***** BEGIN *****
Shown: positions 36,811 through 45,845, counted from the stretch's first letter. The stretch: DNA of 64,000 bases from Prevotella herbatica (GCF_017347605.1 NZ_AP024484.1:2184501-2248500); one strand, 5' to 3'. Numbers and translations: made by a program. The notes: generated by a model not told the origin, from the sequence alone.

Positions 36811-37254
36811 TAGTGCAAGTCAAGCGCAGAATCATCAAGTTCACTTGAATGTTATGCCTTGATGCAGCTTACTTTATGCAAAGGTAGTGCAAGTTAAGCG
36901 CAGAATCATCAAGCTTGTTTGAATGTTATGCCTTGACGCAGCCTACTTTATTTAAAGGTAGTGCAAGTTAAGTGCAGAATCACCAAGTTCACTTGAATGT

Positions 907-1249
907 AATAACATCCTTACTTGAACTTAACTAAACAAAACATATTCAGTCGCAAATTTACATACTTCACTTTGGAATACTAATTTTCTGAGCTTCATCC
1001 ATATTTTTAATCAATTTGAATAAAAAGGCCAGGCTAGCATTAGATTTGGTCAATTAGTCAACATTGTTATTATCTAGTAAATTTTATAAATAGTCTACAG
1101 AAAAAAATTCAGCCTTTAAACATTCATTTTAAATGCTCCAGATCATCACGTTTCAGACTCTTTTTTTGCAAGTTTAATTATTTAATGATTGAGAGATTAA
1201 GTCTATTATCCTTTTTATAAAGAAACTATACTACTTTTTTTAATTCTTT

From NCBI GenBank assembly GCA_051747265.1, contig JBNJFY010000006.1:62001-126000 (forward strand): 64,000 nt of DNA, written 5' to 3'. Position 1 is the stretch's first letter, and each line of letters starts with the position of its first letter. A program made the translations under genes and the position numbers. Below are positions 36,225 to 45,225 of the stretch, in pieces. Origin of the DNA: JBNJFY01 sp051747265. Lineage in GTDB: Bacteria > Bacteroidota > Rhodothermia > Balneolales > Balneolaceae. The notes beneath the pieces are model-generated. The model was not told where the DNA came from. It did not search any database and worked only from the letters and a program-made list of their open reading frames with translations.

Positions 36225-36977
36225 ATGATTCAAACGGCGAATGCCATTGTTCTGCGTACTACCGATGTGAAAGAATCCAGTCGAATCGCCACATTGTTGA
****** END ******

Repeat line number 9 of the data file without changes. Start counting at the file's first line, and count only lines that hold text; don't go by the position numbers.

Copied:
1201 GTCTATTATCCTTTTTATAAAGAAACTATACTACTTTTTTTAATTCTTT